Empowered Sustenance http://empoweredsustenance.com Eat well and heal!™ Wed, 20 Aug 2014 12:44:08 +0000 en-US hourly 1 http://wordpress.org/?v=3.9.2 15 Clever Tips for Allergy-Friendly Travel http://empoweredsustenance.com/allergy-friendly-travel-tips/ http://empoweredsustenance.com/allergy-friendly-travel-tips/#comments Wed, 20 Aug 2014 12:43:52 +0000 http://empoweredsustenance.com/?p=7792 Today’s post is from my dear friend Shelby. Unlike other guest writers I’ve hosted, Shelby isn’t a blogger but offered anyway to share her tips for traveling on a restricted diet. She travels for her job each week, and we were talking about how she manages to stick to her dietary restrictions. I loved hearing her brilliant […]

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allergy friendly travel

Today’s post is from my dear friend Shelby. Unlike other guest writers I’ve hosted, Shelby isn’t a blogger but offered anyway to share her tips for traveling on a restricted diet. She travels for her job each week, and we were talking about how she manages to stick to her dietary restrictions. I loved hearing her brilliant suggestions and she generously offered to write this post for you!

shelby-8545-2Hi! My name is Shelby and I am one of Lauren’s good friends in Virinia. Like her, I’ve seen a tremendous health transformation from eliminating grains and following a mostly Paleo framework for my daily diet. Because my job requires weekly air travel, I have had to develop quite a few strategies to maintain my diet and health while I am on the road. Here are the top tips I recommend…

Things to bring…

1. A freeze-able lunch box like this one and some portable utensils like these –I don’t bring all my meals with me when I travel, but I do like to have some home cooked food with me. This lunch box allows me to keep the food cold while I am on the plane before I can put in in the fridge at my hotel. I often include it in my carry on and have no problem getting through security.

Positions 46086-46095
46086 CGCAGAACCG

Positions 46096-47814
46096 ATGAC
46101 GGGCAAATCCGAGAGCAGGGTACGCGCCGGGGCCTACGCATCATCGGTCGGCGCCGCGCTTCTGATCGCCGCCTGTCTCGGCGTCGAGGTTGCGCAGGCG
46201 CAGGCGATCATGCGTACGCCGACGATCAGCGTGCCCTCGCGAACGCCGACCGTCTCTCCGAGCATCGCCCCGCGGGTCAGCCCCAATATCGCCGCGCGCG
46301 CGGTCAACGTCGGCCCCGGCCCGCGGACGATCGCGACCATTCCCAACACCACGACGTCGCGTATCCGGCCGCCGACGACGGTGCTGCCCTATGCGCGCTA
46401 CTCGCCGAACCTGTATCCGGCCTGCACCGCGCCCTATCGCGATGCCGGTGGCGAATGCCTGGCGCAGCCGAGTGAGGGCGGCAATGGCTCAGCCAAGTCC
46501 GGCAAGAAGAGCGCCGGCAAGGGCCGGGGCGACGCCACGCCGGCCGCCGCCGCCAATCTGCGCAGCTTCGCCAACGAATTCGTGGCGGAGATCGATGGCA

2. Protein to have on hand – Snacks like the bison epic bar, beef jerky, sardines and jarred tuna work really well if I get hungry while traveling, or if I need some quick protein for breakfast.

3. Good quality fats – I love these little packets of coconut oil that I can use to increase the staying power of meals or for oil pulling in the morning. I have also been known to fill a small glass bottle or two with good quality extra virgin olive oil before I head out each week.

4. A kit with real food snacks –Some of my favorites are dried fruits, freeze dried fruits, and Kit’s Organic Fruit + Seed Bars which are nut-free.

5. Strategic supplementation—I generally take more supplements while I’m travelling just to make sure I’m getting the appropriate amounts of nutrients, and these travel pill packs keep me organized.

6. Pure beauty products – Although I tend to be ingredient conscious about all the products I use, I try to be especially aware of what I’m using when I travel. 100% Pure makeup products are great, and I also love the travel size version of Dr. Bronner’s soap and Morocco Method sample-size shampoos.

7. Items that make my hotel feel like home – I have a travel candle and a picture from my wedding that I keep in my suitcase to make my hotel room feel more cozy.

To do while in transit…

8. Some airport food is okay to eat – Airports have recently come a long way when it comes to providing healthy food. A lot of shops have fresh fruit, fresh veggies, or dried fruit options like these chips. Several major airports also have CIBO Express stores which provide a wide array of health snack brands. The international terminal at JFK airport even has a nice salad bar.

9. While no airplane food is okay to eat – I have a strict “no eating airline food” rule. It is full of preservatives. Disgusting.

10. Make use of some airplane drink essentials – I love to add Natural Calm Packets, Matcha green tea packets, or Aloha juice powder to my water to get a nutrient boost during the flight.